Cord blood banking vs delayed cord clamping. Can I do both – Hayley Oakes LM, CPM
"I like to encourage clients to take note of the cord immediately after the baby is born as one can visually see the cord change from being full of blood and pulsating to white and drained within a few minutes. Also in this time, they will notice their baby start to darken and/or pink in color receiving a healthy amount of oxygen."
The heart of my work as a midwife (and mother of two) is educating and informing clients about their options surrounding care in pregnancy, labor, birth and postpartum. This runs the gamut of discussing the pros and cons of out-of-hospital birth vs hospital birth to my recommendations for nursing bras.
Once a client is halfway through the third trimester (week 34), we discuss postpartum options and their preferences. Two hot topics surrounding the immediate postpartum period (aka the fourth stage of labor) are cord blood banking and delayed cord clamping.
What is cord blood banking?
Cord blood banking is the process of collecting blood from the umbilical cord immediately after the baby is born for storage and potential future use of umbilical stem cell treatment.
Cord blood banking can be beneficial if an immediate family member has a current health condition in which they could benefit from stem cell treatment. There is ongoing research about the vast treatment opportunities for diseases such as lymphomas, leukemias, Alzheimer’s, diabetes, heart disorders, autism and over 100 more conditions.
However, it’s not completely risk-free. Firstly, collecting and storing cord blood in a private bank is costly. One can expect to pay a few thousand dollars for the initial collection and then an annual fee of a couple hundred dollars. This is a lot of money for a very low likelihood of your child needing to use their cord blood. Secondly, and more importantly, it involves clamping and cutting the cord early — before a baby has received 100% of their oxygen-rich, red blood cells from the placenta.
During the final stage of labor when the baby has descended into the pelvis, they shunt about a third of their blood volume back to the placenta to help fit through the vaginal canal. Once the baby is born, the placenta immediately sends the blood back to the baby via the umbilical cord. This process can take up to 10-15 minutes. Honoring this physiological process is called delayed cord clamping.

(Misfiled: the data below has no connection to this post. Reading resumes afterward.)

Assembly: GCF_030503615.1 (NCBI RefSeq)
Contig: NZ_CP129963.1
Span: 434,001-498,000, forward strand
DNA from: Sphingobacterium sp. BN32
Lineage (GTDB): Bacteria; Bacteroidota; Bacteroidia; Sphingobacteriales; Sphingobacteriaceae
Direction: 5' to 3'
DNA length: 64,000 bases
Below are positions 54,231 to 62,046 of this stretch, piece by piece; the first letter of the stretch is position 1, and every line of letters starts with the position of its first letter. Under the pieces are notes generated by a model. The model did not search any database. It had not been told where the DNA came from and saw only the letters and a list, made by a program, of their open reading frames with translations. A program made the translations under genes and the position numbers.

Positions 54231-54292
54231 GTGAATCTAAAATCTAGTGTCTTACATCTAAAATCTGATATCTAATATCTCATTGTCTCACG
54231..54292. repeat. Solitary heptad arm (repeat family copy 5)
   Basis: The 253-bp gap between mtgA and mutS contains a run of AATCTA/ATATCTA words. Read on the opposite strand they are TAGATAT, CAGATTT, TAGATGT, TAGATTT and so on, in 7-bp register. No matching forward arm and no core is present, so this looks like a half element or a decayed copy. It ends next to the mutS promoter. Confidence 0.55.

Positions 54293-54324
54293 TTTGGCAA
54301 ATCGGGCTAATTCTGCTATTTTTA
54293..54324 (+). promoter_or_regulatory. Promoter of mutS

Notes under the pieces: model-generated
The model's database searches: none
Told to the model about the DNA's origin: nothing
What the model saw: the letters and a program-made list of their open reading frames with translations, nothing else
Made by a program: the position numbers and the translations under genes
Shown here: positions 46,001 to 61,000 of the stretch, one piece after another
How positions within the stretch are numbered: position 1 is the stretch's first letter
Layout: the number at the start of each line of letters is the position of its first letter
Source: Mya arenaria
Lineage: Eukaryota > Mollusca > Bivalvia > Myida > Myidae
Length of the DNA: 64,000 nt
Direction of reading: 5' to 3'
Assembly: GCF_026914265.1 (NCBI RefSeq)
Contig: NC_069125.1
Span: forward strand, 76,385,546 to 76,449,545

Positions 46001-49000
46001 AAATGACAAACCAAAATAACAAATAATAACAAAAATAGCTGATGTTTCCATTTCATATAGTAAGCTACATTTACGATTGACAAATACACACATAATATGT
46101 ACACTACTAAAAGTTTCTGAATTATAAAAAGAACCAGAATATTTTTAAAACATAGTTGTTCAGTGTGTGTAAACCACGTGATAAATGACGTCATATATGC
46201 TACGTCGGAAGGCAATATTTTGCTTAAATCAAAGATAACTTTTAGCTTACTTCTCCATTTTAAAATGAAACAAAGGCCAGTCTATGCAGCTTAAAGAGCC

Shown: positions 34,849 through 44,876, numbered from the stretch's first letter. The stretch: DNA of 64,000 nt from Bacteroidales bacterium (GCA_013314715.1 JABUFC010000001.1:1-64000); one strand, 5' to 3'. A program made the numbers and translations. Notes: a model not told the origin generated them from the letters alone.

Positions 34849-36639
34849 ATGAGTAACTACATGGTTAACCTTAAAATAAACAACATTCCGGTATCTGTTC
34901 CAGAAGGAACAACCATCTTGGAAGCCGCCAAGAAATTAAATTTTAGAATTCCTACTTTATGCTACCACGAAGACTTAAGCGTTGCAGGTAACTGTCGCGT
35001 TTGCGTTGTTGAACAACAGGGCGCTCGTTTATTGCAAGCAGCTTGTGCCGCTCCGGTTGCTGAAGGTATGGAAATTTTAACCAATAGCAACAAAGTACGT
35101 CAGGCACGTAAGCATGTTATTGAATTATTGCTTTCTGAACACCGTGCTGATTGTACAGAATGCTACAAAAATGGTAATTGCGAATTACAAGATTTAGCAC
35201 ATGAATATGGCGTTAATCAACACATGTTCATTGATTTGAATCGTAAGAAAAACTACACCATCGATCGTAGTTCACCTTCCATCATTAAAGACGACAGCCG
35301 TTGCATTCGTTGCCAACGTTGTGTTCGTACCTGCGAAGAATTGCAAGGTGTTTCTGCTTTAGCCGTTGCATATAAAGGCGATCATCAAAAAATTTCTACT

Delayed cord clamping is the act of waiting to cut and clamp the cord until the cord has visually stopped pulsating and/or the placenta has been delivered.
The moment a baby is born, their respiratory and cardiac systems are altered in an instant. Waiting to cut the umbilical cord allows the baby to receive oxygen from two sources while undergoing that transition. They are breathing room air utilizing their lungs for the first time and receiving oxygen rich blood cells via the umbilical cord. I like to encourage clients to take note of the cord immediately after the baby is born as one can visually see the cord change from being full of blood and pulsating to white and drained within a few minutes. Also in this time, they will notice their baby start to darken and/or pink in color receiving a healthy amount of oxygen.
Another benefit of delayed cord clamping is decreasing the risk of childhood anemia, which can affect a child’s growth and development.
So, if one is a healthy candidate for cord blood banking (remember: a sibling or immediate family member with a current health condition that could benefit from stem cell treatment), and they would like to do delayed cord clamping, is this an ‘either/or’ situation? Not entirely!
My recommendation is to wait at least 90-120 seconds before the cord is cut. See this incredible TED talk about the benefits of waiting just 90 seconds. Then the remaining blood in the cord can be collected and stored.
There are so many options surrounding the childbearing journey and hopefully some clarification about a couple of these choices can make the decision-making process that much easier.
Hayley Oakes is a licensed midwife based in Los Angeles offering integrative pre- and postpartum care. She has been attending births since 2010 as a doula, midwife assistant, apprentice and midwife, witnessing and supporting birth in all settings: home, birth center and hospital. Hayley is the host and creator of Milk Trails — a podcast dedicated to the out-of-hospital birthing experience. In February 2019, Hayley became a mother herself and welcomed her second child in January 2022. As a midwife, educator and mother, she is committed to supporting childbearing folks in having a safe and satisfying pregnancy, birth and postpartum experience to help grow healthy, happy babies.